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Today, College Board announced major changes to the content and construct of the SAT suite of assessments. These changes do NOT impact current high school graduating classes of 2023 and 2024, but they WILL impact the class of 2025 (current freshmen) by spring of 2024.

Here’s what you need to know: 

The SAT Will Become Adaptive

The SAT will become adaptive, like NWEA’s current MAP (Measurement of Academic Progress) test or two sections of the GRE, that is, each answer determines future questions the student sees. Each test section (Reading, Writing, and Math) will be divided into two parts called modules. Students will answer a set of questions in the first module before moving on to the second module; the second module depends on the student’s performance on the first module.

Students can preview the application used for the exam here. The application includes the ability for students to flag any questions they want to come back to later, as well as access to an on-screen graphing calculator and a countdown clock. Accommodations will still be available for the digital format.

The SAT Will Become Digital

The SAT is moving to a 100% digital format. The test will be taken on a laptop or tablet, and students will be able to use their own device or a device from their school. College Board has also committed to providing test day devices to students without access on their own. The test is not an at-home test; it will still be given at school and national test centers. Should there be connectivity or device issues, the test will pause and restart when the student can get back online (automatically saving their work).

The College Board is fully transitioning to digital tests, so the pencil and paper version will no longer be available once the digital version is being administered. That means, starting in spring 2024, all students will take the digital version both on national test dates and as part of SAT School Day. Digital tests are more secure, allowing each student to receive a unique test form.

The Timeline for Revision

The new digital SAT will be administered internationally starting in March 2023, but not in the United States until a year later in Spring 2024. This means that students in the high school class of 2025 (current freshmen) will be the first to take the digital SAT in spring of their junior year. The PSAT 8/9,  and PSAT NMSQT will be administered starting in fall 2023, so the class of 2025 will have exposure to that test if they take the PSAT NMSQT in fall of their junior year.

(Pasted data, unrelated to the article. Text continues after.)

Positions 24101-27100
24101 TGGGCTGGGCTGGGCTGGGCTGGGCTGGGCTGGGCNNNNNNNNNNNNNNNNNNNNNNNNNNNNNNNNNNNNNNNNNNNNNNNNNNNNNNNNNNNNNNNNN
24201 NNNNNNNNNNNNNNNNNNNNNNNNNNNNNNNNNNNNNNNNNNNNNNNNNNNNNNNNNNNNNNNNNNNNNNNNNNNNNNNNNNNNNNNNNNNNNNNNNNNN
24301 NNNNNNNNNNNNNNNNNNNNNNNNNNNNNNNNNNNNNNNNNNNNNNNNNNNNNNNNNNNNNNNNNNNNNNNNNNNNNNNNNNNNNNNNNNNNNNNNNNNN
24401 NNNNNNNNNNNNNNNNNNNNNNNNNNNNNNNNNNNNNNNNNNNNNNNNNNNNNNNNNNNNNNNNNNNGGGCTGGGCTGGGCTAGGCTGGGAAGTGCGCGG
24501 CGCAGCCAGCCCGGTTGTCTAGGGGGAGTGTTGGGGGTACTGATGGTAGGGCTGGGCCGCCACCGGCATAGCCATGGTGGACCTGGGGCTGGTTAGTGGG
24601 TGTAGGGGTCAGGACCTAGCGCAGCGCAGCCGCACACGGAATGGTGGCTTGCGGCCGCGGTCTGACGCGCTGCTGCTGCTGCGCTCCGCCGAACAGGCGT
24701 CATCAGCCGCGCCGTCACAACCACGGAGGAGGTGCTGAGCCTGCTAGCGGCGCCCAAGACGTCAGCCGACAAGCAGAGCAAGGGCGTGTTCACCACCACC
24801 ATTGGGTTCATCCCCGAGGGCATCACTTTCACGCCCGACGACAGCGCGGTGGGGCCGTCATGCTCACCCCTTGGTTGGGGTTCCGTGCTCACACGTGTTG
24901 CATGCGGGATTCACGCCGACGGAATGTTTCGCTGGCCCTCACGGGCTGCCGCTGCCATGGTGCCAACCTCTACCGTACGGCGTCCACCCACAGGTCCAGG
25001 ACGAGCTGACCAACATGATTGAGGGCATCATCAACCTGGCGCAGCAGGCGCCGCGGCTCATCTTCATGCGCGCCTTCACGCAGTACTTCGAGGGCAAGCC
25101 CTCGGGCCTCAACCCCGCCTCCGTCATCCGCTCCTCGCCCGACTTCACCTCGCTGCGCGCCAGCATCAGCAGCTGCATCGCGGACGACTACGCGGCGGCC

The Content & Structure

College Board is highlighting that the content will still largely be the same as it is now and will continue to assess reading, writing, and math skills. However, there are some key changes to the content:

  • The test will be one hour shorter, moving to two hours from its current three-hour administration.
  • The reading section is undergoing an overhaul and will feature shorter passages, each with a single question tied to the text. They are also updating the passage content: “…passages will reflect a wider range of topics that represent the works students read in college.”
  • The math section will feature less wordy questions. Calculators will now be allowed across the entire math section. Formulas are still provided for the math section.
  • The test is still timed; students who participated in the pilot referenced the availability of an on-screen clock to help pace themselves.

The Scoring

The test will remain on a 1600-point scale. Scores will be delivered faster, just a few days after testing. College Board has stated that scores will mean the same thing—so scores from the pencil and paper test will be comparable to the new version. They’ll be conducting validity studies over the next two years to assess predictive validity and reliability.

However, as an adaptive test, scoring will work very differently than it currently does now, where student scores are currently generated as a function of the number of correct answers. Instead, the difficulty of questions will be weighted in determining a student’s score.

Our Insights & Questions

Insights:

Since entering test preparation in the mid-90s, I’ve seen 3 major revisions to the SAT. This will be the 4th, and with each apparent revolution in content & construct, one thing remains: the test assesses reading, verbal reasoning, and mathematics skills associated with college and career readiness. Through each change, we continue to teach those associated skills and help students grow scores and skills both on and beyond the test.  If students approach these tests with a healthy perspective, they will continue to grow scores and skills, as always.  While that remains true, this revision does raise specific questions:

Questions:

  • Will College Board stick to their timeline—and truly retire the pencil and paper tests with no overlap? There have been delays in the past with timelines and commitments to digital administration.
  • Will the module format and content updates change the time-per-question or reading speed required for the test?
  • Will validity and reliability studies show that the digital SAT is truly comparable to the pencil and paper tests—and the ACT? Or will this uncertainty push more students, schools, or districts to the ACT test?
  • In response, will ACT offer similar changes—or return to their indefinitely delayed plans to offer section retesting?

We’ll be providing more details and updates as they become available. General info from College Board is here; FAQs on the updates are here! College Board’s news release can also be found here.  We look forward to keeping you apprised.

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